Imagine Luke Skywalker joining the Sith - impossible, right? Well that’s how it felt when Daniel Larusso did the unconceivable and trained with the Cobra Kai for the third Karate Kid film. Having been goaded into a tournament Mr Miyagi refuses to train him for, the lad takes his thirst for vengeance to twisted benefactor Mr Silver, who’s been playing both sides in order to take advantage of Daniel. The iconic scene of poor Larusso punching wood is still just as wrenching to watch.

Avery Tola – The Firm

Crooked Lawyers? You’d have thunk it? Funnily enough not Tom Cruise’s hotshot Harvard law graduate, who’s only too eager to look past any suspiciousness by his MASSIVELY shady new employers if it means having a big TV and a fast car. The man helping fast-track him to greatness is Gene Hackman’s Avery Tola, a cocktails-at-lunch-sort of fella whose boozy afternoons makes it nigh on impossible for anyone to get any work done. Regardless, his financing of mob activity makes him an all-round bad egg in spite of his sage advice.

Ra’s al Ghul – Batman Begins

A few years before he found his USP punching kidnappers in the vocal chords, Liam Neeson played another sort of tough guy: Ra’s al Ghul, a warrior with a skewed sense of justice who helps a wayward Bruce Wayne embrace his inner bat. Given the pair's passionate bromance early on, dare we say one which fills a void in the fatherless Wayne’s life, it’s a bittersweet finish when the pair end up slugging it out for the fate of Gotham. Though let’s be honest, al Ghul was a maniac wasn't he?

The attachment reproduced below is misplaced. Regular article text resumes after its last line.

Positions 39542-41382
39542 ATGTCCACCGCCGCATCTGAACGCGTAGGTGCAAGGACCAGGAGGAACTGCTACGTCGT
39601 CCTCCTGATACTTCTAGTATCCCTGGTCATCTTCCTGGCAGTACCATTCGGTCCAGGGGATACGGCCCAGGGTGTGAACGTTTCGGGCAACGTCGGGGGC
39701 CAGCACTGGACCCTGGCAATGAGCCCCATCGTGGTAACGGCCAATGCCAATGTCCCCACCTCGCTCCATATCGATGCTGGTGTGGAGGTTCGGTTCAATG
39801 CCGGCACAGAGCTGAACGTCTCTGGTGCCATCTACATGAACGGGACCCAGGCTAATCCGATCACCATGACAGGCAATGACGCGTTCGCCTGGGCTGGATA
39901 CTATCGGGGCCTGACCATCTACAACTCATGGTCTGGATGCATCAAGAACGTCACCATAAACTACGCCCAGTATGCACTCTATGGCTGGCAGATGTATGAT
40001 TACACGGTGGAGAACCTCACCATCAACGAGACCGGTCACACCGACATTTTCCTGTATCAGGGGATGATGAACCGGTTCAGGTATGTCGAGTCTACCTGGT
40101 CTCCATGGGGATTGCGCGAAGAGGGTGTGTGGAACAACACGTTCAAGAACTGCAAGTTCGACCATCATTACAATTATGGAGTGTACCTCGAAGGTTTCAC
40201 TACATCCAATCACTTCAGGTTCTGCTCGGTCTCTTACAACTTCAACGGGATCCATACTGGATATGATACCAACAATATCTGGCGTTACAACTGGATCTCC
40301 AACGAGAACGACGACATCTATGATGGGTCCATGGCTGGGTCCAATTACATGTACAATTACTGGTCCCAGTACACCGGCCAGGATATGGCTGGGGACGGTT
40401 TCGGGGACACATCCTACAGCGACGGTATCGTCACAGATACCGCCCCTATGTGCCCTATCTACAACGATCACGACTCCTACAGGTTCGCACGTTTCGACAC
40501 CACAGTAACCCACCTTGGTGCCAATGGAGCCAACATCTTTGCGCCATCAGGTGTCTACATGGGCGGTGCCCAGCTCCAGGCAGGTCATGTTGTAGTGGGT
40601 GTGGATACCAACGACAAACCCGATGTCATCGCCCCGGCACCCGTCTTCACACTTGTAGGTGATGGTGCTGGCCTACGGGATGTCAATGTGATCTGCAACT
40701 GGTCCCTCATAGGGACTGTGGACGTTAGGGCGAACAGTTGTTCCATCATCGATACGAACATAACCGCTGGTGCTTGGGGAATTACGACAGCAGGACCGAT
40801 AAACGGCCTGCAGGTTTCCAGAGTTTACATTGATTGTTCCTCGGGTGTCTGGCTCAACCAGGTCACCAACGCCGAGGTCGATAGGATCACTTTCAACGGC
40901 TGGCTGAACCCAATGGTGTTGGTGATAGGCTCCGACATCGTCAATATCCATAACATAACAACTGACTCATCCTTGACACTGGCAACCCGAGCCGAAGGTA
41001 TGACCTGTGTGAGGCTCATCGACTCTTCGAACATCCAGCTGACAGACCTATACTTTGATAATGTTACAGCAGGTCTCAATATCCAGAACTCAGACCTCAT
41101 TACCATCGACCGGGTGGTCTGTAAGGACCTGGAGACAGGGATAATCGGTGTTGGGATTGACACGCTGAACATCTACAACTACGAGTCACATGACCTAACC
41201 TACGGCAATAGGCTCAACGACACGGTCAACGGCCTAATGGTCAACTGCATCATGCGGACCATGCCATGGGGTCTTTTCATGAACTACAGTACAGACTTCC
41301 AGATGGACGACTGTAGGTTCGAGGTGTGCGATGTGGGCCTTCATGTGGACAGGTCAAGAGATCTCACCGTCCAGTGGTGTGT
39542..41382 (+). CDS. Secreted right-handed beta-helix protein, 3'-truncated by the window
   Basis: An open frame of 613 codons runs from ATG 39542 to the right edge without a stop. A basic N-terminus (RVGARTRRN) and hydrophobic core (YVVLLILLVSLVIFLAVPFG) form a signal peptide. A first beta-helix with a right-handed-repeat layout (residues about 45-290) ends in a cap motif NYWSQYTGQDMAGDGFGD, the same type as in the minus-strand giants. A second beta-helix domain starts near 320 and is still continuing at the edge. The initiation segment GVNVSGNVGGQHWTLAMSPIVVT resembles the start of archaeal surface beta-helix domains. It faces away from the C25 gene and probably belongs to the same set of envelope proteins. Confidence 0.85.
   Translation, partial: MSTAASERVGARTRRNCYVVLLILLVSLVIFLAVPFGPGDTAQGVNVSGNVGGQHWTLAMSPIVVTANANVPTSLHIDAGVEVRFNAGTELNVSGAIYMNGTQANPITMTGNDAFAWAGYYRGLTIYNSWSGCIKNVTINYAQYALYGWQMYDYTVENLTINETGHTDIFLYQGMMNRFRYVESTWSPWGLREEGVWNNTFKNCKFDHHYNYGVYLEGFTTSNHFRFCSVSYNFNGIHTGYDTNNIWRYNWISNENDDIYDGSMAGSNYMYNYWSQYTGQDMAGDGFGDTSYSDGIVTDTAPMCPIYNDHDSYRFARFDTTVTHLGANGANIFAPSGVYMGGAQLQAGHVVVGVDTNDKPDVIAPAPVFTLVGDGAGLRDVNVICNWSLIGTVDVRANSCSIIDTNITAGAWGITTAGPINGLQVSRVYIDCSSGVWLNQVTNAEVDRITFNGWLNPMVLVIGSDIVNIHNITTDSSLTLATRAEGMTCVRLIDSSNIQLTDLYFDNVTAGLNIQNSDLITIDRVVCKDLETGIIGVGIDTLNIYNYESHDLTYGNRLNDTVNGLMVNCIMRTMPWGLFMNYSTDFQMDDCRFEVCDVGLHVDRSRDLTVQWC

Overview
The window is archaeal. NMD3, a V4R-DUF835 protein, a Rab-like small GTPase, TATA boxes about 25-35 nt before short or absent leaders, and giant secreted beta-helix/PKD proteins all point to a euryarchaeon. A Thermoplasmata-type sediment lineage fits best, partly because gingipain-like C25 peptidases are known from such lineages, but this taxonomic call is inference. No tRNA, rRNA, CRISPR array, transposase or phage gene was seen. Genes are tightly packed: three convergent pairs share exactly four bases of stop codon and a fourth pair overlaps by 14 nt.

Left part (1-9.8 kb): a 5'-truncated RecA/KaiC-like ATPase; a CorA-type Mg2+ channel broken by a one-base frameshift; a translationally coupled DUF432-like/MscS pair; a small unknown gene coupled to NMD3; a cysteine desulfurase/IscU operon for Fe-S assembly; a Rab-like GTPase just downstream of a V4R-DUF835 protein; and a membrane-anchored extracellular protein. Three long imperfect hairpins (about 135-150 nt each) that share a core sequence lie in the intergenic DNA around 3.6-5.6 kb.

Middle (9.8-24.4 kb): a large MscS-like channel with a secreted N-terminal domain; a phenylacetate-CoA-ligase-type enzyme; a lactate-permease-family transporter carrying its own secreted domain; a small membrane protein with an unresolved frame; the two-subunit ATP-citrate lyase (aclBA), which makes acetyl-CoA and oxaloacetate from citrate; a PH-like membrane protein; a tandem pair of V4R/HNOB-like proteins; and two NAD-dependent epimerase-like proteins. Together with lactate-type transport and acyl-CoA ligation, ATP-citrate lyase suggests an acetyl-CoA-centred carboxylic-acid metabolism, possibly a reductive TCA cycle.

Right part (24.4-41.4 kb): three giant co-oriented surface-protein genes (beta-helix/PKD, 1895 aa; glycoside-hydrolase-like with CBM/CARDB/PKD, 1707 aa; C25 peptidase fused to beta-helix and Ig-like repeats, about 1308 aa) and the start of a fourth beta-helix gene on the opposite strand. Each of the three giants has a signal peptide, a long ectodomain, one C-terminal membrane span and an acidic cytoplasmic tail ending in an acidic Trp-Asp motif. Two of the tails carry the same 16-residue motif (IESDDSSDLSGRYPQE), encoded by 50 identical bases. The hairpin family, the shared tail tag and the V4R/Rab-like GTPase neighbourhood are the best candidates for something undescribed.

Tyler Durden – Fight Club

“Tyler told me to do it.” It’s the sort of excuse which would barely help save you from detention in junior school, let alone from exploding major buildings across L.A for some anti-capitalism agenda. During the majority of Fight Club we figure this is the reason why Edward Norton’s nobody salesman goes along with Durden's lethal urban activism - he's simply so damned enegmatic, and he looks a little like Brad Pitt. Until, of course, we eventually discover he was just a figment of the protagonist’s imagination, which actually makes him an even more unreliable mentor in our eyes.

Rufus - Bill & Ted’s Excellent Adventure

If you can look past the fact it’s possible for a couple of bodacious dudes to travel back in time using a battered phone box, you’ll wonder why the hell Rufus was ever entrusted in getting these Californian slackers to avoid changing the course of history. It’s exactly his doddering and mismanagement in showing the pair how it works – yeah, why don’t we travel back to a historical battlefield and irk Napoleon himself? - that leads to some of the hairiest moments. Save for doing his job terribly, the casting of the always funny George Carlin was a masterstroke.

Cameron Alexander – American History X

It takes a special kind of nasty to make even a white supremacist group appear meek. Cameron Alexander of American History X achieves this and some, manipulating all he can - including the brother of Edward Norton’s former Neo Nazi, who in this scene lets him know about it – in pursuit of building an empire. His nurturing of foot soldiers like Danny regardless of the bloody cost only underlines his evil streak.